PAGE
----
No Retina
XS Screen (480px)
SM+ Screen
SM Screen (768px)
SM- Screen
MD+ Screen
MD Screen (992px)
MD- Screen
LG+ Screen
LG Screen (1200px)
LG- Screen
XL+ Screen (1600px)

Diggins, Kern 1-2 At Kangaroo Hoppet XC Ski Marathon in Australia

By Tom Horrocks
August, 28 2022
Kangaroo Hoppet
Jessie Diggins and Julia Kern finished 1-2 in the Kangaroo Hoppet 42k cross country marathon Sunday in Fall Church, Australia. (@kangaroohoppet)

Jessie Diggins and Julia Kern finished first, and second among nearly 1,000 cross country skiers from 22 countries who descended on Falls Creek, Australia, Sunday for the 30th staging of the Kangaroo Hoppet XC Ski Marathon.

The Hoppet, part of the prestigious Worldloppet Ski Federation of marathon events, is the largest annual snowsports event in the southern hemisphere and attracts elite and citizen skiers from around the world. Perfect weather and tracks greeted the skiers as they wound their way through the course from the Falls Creek Nordic Bowl across the Bogong High Plains.

"It was super fun to finally experience the Hoppet," Diggins said. "There’s something different about pulling a race bib on and I was really grateful for the chance to practice all my race day things; timing of the warmup, fueling, and hydration, setting goals, and feeling nervous."

Diggins won the women's race 42k mass start women's race with fellow American Peter Wolter winning the men's 42k mass start, making it a US double. Diggins positioned herself well in the lead pack on the tough Paralyser climb and was able to get a break on Kern as the skiers descended from the Bogong High Plains.

"Mostly, my plan was to hang on to the pack and Jessie as long as possible, given it was a fairly gradual race with a decent amount of wind, so drafting made a huge difference," Kern said. "I wasn’t able to hang on through the long climb early on, so I ended up skiing alone most of the race."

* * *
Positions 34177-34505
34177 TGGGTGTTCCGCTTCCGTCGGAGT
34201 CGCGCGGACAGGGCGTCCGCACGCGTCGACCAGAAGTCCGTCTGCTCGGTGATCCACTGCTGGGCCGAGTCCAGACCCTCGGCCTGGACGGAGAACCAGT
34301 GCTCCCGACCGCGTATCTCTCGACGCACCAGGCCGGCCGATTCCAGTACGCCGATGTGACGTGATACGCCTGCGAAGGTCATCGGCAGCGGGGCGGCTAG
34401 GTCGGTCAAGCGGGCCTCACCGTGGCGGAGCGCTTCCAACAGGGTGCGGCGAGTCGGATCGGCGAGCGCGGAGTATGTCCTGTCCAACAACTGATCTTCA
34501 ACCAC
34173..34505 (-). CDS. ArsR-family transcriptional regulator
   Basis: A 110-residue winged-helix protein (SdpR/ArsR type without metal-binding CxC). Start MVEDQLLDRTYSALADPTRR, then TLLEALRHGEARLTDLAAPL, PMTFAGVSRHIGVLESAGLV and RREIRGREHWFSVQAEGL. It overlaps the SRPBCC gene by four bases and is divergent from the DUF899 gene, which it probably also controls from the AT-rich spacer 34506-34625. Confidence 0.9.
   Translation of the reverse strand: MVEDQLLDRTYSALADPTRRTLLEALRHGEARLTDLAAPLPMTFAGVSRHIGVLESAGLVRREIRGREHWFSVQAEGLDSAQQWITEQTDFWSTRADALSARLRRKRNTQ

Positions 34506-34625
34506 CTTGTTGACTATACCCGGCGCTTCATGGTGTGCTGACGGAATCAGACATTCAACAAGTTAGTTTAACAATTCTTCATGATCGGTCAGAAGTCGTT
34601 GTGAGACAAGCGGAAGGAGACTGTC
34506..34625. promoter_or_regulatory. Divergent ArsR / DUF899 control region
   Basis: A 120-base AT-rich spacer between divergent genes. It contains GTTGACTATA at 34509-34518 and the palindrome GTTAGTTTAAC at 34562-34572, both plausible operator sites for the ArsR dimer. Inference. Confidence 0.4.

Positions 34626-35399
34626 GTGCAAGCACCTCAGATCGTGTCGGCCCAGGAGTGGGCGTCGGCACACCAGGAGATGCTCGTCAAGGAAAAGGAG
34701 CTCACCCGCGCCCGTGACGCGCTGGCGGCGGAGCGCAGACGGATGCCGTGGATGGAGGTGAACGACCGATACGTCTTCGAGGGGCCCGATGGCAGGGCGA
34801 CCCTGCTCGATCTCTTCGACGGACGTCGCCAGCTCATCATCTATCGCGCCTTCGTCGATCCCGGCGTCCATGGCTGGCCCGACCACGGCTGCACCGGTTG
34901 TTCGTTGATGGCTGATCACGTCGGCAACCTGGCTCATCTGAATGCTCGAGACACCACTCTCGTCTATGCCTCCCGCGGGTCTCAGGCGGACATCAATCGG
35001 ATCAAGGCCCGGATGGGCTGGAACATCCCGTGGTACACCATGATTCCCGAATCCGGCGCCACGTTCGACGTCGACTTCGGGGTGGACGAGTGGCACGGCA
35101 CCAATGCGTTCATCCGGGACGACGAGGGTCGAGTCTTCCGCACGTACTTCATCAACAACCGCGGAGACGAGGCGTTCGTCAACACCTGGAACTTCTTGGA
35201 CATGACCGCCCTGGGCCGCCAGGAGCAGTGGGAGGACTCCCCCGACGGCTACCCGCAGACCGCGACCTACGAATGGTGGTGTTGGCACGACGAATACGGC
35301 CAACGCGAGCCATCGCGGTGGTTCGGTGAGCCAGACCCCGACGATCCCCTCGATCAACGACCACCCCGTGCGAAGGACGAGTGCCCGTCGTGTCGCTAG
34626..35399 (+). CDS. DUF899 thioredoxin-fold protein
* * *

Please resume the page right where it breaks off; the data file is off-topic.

"As Julia said, we were on the tails of the men's pack in a really great draft, so we were having a fun time cruising through the first 10km together," Diggins added. "My big goal of the day was to try out some aggressive fueling strategies for when we race 50km later in the World Cup season, so I went to the front at the start of the long climb to try and not let the pack splinter apart so I could keep racing with the boys. Peter decided to attack at that time though, so I ended up hanging on to the back by my fingertips and then working together with a smaller pack, which was super great practice for me. I was really happy with how I was able to practice taking more feeds during the race and get a chance to really work on my drafting and bridging from one group to the next. Kern was able to put a good break on Casey Wright (who finished third)."

"It is always fun to pull on a race bib," Kern said. "Although we still have some time until the official race season, now is the time I like to start putting on a race bib for some harder efforts to remember what’s that like. It made me excited for the season to come!"

In the men’s event, a large pack skied together for 10k before Wolter put the foot down at the top of the course and was able to break the pack after 15k.  Wright from New Zealand and Lars Young Vik from Australia battled for the minor placings before Wright was able to edge ahead of Vik coming into the finish.

Digging and Kern, along with U.S. Ski & Snowboard World Cup cross country coach Jason Cork, are spending three and a half weeks on snow in Australia training for the upcoming World Cup season which kicks off in November in Ruka, Finland. They will join the rest of the U.S. Cross Country Team for the final pre-season training camp in Park City for two weeks in October. 

After a two-year hiatus due to COVID restrictions, it was great to have the Hoppet back on the international stage. Race Director, Ben Derrick, paid tribute to all the volunteers that come together for the event. “We have over 100 volunteers involved in staging the event that are made up of local skiers and non-skiers alike. After a couple of years of forced cancellation, it was great to see the enthusiasm and passion that our community brings to the sport.”

The 30th staging of the Hoppet is an amazing achievement for all involved in the event. “The far-sighted and aspirational dreaming and planning from the Birkebeiner Nordic Ski Club in the late 80’s has really paid enormous dividends for the sport and the local community. It is a celebration of everyone who has been involved in the event”.

The Worldloppet series move on to New Zealand for the Merino Muster next week.